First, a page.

Many Hospitalized COVID-19 Patients Discharged in Worse Physical Condition

Nearly half of COVID-19 patients never received rehabilitation evaluation and 20% lost daily living abilities.

A recent study conducted by investigators from Michigan Medicine at the University of Michigan has discovered that nearly half of the patients who were hospitalized with COVID-19 were discharged with significant loss of ability and functional decline.

Results from the study were published in PM&R: The Journal of Injury, Function and Rehabilitation.

"Physicians and others in the health care system were working appropriately to discharge patients," Alecia K. Daunter, lead author on the study said. "They needed to keep patients safe while maximizing available beds and minimizing exposure to staff. I think that contributed to many people not being assessed by a therapist or PM&R physician. So, the things we do to in the hospital to maximize functioning, like mobility interventions and assessing activities of daily living were, not happening as often."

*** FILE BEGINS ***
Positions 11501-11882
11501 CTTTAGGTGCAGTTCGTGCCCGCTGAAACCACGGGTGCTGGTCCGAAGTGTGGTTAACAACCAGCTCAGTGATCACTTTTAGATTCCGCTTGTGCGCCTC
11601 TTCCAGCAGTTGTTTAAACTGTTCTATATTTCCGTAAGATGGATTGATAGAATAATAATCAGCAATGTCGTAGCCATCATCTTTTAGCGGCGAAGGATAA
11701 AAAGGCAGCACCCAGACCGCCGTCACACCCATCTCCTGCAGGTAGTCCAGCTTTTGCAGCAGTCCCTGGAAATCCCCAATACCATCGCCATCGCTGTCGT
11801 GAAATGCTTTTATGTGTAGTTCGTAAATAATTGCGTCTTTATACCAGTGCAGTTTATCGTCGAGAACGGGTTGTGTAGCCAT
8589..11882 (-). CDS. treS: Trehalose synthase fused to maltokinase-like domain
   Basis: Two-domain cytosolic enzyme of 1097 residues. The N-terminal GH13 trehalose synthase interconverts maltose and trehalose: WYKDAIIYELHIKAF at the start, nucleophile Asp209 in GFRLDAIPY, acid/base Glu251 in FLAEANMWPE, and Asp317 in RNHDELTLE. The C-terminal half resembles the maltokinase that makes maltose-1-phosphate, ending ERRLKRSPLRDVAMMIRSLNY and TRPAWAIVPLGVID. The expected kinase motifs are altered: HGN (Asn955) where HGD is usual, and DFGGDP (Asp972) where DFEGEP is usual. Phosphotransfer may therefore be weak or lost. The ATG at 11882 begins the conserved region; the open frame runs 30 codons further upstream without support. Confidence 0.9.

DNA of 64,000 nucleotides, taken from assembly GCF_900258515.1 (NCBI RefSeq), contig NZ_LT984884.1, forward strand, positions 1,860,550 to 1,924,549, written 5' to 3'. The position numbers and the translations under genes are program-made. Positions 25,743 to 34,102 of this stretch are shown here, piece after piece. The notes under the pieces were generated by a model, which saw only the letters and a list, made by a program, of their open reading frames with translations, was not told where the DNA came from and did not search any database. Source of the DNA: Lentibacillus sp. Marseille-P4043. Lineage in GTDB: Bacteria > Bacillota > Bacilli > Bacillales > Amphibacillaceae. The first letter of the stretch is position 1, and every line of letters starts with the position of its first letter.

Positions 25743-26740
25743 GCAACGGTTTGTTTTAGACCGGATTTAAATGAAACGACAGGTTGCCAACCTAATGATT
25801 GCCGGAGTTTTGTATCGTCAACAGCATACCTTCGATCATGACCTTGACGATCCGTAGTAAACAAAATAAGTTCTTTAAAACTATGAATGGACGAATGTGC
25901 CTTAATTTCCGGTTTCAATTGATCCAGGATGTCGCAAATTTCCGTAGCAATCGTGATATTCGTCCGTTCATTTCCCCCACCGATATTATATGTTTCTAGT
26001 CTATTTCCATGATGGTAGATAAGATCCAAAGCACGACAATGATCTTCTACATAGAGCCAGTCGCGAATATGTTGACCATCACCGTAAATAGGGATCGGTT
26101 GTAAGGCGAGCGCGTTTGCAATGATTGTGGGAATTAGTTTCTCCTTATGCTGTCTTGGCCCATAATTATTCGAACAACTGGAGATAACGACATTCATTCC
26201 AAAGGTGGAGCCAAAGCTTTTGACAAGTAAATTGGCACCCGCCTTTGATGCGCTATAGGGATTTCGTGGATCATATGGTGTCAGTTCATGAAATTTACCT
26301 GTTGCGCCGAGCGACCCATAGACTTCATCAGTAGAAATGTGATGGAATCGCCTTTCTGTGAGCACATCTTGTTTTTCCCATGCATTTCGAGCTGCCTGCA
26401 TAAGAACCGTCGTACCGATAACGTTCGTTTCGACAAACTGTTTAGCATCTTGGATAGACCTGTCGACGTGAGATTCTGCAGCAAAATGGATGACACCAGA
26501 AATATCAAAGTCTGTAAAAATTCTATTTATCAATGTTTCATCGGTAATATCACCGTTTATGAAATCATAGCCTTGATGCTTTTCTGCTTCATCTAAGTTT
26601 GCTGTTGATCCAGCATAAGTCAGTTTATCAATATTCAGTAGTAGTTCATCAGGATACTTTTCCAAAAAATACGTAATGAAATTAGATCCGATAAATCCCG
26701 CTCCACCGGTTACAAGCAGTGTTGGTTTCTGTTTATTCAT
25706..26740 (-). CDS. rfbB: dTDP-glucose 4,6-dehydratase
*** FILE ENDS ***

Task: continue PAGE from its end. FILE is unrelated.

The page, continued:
For the study, the team of investigators analyzed charts of nearly 300 adult patients who were hospitalized for COVID-19 at Michigan Medicine between March and April of 2020.

The investigators reviewed discharge locations, therapy needs at the time of release and if they needed durable medical equipment or other services.

Findings from the study demonstrated that 40% of COVID-19 patients never had a rehabilitation evaluation while hospitalized. Of the COVID-19 survivors who experienced functional decline, 80% were referred for additional therapy after being discharged.

Additionally, almost 20% of all patients lost ability to the point where they were not able to live independently after their release.

"These problems are frequent, and the stakes are pretty high if we miss them, or allow them to progress during hospitalization," Daunter said. "Some of these people were working and many were living independently. To lose that level of function is meaningful. We want to make sure we're addressing those needs, not just looking at the black and white, survival or death."